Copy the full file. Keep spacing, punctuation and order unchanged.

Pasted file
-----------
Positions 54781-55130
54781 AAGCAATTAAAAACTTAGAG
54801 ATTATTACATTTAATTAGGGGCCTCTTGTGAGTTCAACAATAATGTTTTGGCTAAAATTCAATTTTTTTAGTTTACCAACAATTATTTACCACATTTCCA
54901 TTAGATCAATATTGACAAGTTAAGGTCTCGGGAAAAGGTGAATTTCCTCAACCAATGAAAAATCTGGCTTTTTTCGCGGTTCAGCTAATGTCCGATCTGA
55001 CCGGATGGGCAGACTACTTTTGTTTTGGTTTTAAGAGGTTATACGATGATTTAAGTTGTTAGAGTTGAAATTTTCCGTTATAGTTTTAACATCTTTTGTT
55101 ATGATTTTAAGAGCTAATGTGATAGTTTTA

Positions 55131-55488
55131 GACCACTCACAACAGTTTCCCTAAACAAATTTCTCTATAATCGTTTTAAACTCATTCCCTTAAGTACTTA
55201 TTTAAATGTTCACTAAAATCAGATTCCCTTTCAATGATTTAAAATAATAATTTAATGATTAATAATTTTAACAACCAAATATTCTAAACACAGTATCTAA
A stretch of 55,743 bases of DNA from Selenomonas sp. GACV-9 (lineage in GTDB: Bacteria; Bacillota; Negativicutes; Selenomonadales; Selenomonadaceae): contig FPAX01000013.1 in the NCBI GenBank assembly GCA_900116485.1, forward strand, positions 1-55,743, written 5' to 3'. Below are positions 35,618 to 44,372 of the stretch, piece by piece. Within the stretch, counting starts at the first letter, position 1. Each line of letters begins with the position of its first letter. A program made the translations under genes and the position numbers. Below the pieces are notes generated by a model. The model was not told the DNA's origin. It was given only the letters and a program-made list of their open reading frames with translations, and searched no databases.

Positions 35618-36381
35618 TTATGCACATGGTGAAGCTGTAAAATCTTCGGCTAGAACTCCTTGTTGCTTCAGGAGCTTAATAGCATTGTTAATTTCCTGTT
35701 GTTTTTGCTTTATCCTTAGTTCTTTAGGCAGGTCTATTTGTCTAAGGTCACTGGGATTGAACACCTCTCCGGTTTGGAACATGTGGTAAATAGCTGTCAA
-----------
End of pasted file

Positions 54781-55130
54781 AAGCAATTAAAAACTTAGAG
54801 ATTATTACATTTAATTAGGGGCCTCTTGTGAGTTCAACAATAATGTTTTGGCTAAAATTCAATTTTTTTAGTTTACCAACAATTATTTACCACATTTCCA
54901 TTAGATCAATATTGACAAGTTAAGGTCTCGGGAAAAGGTGAATTTCCTCAACCAATGAAAAATCTGGCTTTTTTCGCGGTTCAGCTAATGTCCGATCTGA
55001 CCGGATGGGCAGACTACTTTTGTTTTGGTTTTAAGAGGTTATACGATGATTTAAGTTGTTAGAGTTGAAATTTTCCGTTATAGTTTTAACATCTTTTGTT
55101 ATGATTTTAAGAGCTAATGTGATAGTTTTA

Positions 55131-55488
55131 GACCACTCACAACAGTTTCCCTAAACAAATTTCTCTATAATCGTTTTAAACTCATTCCCTTAAGTACTTA
55201 TTTAAATGTTCACTAAAATCAGATTCCCTTTCAATGATTTAAAATAATAATTTAATGATTAATAATTTTAACAACCAAATATTCTAAACACAGTATCTAA
A stretch of 55,743 bases of DNA from Selenomonas sp. GACV-9 (lineage in GTDB: Bacteria; Bacillota; Negativicutes; Selenomonadales; Selenomonadaceae): contig FPAX01000013.1 in the NCBI GenBank assembly GCA_900116485.1, forward strand, positions 1-55,743, written 5' to 3'. Below are positions 35,618 to 44,372 of the stretch, piece by piece. Within the stretch, counting starts at the first letter, position 1. Each line of letters begins with the position of its first letter. A program made the translations under genes and the position numbers. Below the pieces are notes generated by a model. The model was not told the DNA's origin. It was given only the letters and a program-made list of their open reading frames with translations, and searched no databases.

Positions 35618-36381
35618 TTATGCACATGGTGAAGCTGTAAAATCTTCGGCTAGAACTCCTTGTTGCTTCAGGAGCTTAATAGCATTGTTAATTTCCTGTT
35701 GTTTTTGCTTTATCCTTAGTTCTTTAGGCAGGTCTATTTGTCTAAGGTCACTGGGATTGAACACCTCTCCGGTTTGGAACATGTGGTAAATAGCTGTCAA